Macrotrends in Supply Chain Management
    Category: Column By : Jennie S. Bev Read : 1064 Date : Thursday, September 05, 2013 - 05:32:41

    How we do business has evolved greatly since the 1980s and 1990s. Many things have become more convenient, but others might require more efforts with a new shift of consciousness. Thus, businesses should be aware of the global macrotrends and the new challenges in supply chain management. New and disruptive macroeconomic variables include population growth and migration, rising economies and new buying power, global connectivity, increased geopolitical activity and environmental and climate change, according to a new book “Global Macrotrends and Their Impact on Supply Chain Management: Strategies for Gaining Competitive Advantage” by Chad Autry, Thomas Goldsby and John Bell.

    We should expect to see the world population become ten billion by 2050 and the most populated regions would remain Southeast Asia and Africa. These trends require unprecedented distribution and marketing channels to reach customers, including a 24/7/365 global connectivity through real-time Internet.

    These days emerging countries are looking to secure supplies of natural resources such as oil, coal and others. Developed countries have their own “stocking up” agenda, including having enough farmland (or making what they have more productive) to ensure adequate food supplies to feed themselves. Natural resources, food and water have become harder to gather as the population expands and resources dwindle, in both size and productivity. Global warming and other ecological threats will aggravate this situation.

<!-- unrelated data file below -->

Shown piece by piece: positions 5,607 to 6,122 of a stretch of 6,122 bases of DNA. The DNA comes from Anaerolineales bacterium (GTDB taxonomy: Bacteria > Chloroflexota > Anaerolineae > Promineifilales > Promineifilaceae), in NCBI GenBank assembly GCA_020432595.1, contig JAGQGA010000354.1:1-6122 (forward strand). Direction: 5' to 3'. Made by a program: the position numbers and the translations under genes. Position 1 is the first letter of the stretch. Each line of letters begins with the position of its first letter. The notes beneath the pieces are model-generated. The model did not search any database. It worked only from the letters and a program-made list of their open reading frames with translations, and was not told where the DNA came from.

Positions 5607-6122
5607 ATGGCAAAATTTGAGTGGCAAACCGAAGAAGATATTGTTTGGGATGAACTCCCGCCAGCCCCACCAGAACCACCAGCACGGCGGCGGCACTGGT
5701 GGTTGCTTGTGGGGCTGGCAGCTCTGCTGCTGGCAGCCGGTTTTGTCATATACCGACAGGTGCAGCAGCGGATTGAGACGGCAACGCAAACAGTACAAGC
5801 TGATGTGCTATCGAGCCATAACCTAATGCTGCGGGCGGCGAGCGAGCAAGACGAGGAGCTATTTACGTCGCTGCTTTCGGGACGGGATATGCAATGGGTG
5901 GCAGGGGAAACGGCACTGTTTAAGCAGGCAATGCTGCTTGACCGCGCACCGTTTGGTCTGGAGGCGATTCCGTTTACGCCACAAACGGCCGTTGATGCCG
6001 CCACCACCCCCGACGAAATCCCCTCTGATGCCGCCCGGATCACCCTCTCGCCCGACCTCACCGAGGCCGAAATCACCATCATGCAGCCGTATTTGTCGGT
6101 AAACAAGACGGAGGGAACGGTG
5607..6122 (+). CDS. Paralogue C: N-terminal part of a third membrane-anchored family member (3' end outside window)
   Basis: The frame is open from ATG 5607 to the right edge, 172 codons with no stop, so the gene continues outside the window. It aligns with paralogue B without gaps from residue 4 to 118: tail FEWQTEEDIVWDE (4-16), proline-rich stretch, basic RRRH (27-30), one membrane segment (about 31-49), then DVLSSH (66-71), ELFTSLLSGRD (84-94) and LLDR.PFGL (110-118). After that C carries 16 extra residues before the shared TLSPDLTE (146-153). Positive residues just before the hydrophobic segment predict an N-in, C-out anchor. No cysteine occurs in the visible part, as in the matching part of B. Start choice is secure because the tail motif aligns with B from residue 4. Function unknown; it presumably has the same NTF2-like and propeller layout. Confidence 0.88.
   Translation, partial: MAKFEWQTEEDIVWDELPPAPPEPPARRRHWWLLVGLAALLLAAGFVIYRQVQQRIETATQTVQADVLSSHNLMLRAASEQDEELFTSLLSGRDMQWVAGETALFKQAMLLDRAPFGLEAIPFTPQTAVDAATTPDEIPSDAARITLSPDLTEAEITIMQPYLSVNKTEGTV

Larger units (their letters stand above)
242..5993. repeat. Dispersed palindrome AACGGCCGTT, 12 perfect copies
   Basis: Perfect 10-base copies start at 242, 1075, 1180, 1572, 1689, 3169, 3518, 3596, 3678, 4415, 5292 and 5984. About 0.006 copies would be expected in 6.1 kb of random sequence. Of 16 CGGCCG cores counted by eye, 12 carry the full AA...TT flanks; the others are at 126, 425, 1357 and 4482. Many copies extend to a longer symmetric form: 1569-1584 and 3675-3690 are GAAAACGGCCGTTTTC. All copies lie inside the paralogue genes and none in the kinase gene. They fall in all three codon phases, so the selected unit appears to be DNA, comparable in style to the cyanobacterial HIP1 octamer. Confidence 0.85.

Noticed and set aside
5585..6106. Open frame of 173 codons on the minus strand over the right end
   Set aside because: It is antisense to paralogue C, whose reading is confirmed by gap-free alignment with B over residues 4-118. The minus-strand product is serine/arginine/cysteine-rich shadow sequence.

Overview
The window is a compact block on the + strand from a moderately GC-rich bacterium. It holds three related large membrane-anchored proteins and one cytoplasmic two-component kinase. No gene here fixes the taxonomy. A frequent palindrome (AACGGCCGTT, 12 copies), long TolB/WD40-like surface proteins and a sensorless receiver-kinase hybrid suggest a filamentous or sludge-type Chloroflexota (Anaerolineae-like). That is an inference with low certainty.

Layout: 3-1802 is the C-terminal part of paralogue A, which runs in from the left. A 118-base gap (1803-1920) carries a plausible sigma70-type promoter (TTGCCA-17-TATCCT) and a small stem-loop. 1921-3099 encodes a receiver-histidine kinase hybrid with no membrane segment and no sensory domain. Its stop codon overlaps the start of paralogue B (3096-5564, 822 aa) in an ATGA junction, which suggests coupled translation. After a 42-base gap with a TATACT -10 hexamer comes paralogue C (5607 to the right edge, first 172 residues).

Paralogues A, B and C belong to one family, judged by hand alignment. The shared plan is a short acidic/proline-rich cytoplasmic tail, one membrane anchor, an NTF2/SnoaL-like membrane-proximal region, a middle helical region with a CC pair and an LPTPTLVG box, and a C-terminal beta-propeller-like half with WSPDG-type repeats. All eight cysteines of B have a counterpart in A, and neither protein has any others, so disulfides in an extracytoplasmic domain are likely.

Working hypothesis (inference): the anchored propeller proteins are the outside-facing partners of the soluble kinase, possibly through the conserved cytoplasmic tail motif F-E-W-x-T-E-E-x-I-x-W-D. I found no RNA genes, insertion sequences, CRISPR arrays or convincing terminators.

All these changes affect the world economy and the business supply chain. The questions need to be asked, such as what trends are likely to affect your company and how are you managing them by transforming the supply chain. While countries with one billion people like China and India or Indonesia with 240 million are tempting for expansion, they can be quite frustrating when it comes to the supply chain.

    With the world getting more complex and rarely in a state of equilibrium, companies must work hard to have efficiency in channels of distribution, and inventory and labor management is required in order to reach a minimal level of inventory, which is the ultimate goal. But gridlocks are common in many countries, including in Indonesia, not merely due to poor infrastructure but also due to various other factors, such as uneven regulatory enforcement. Lastly, despite the fact that supply and demand integration is never without challenges, companies that ensure they have controllable systems at optimal performance would decrease any risk imposed by today's changes.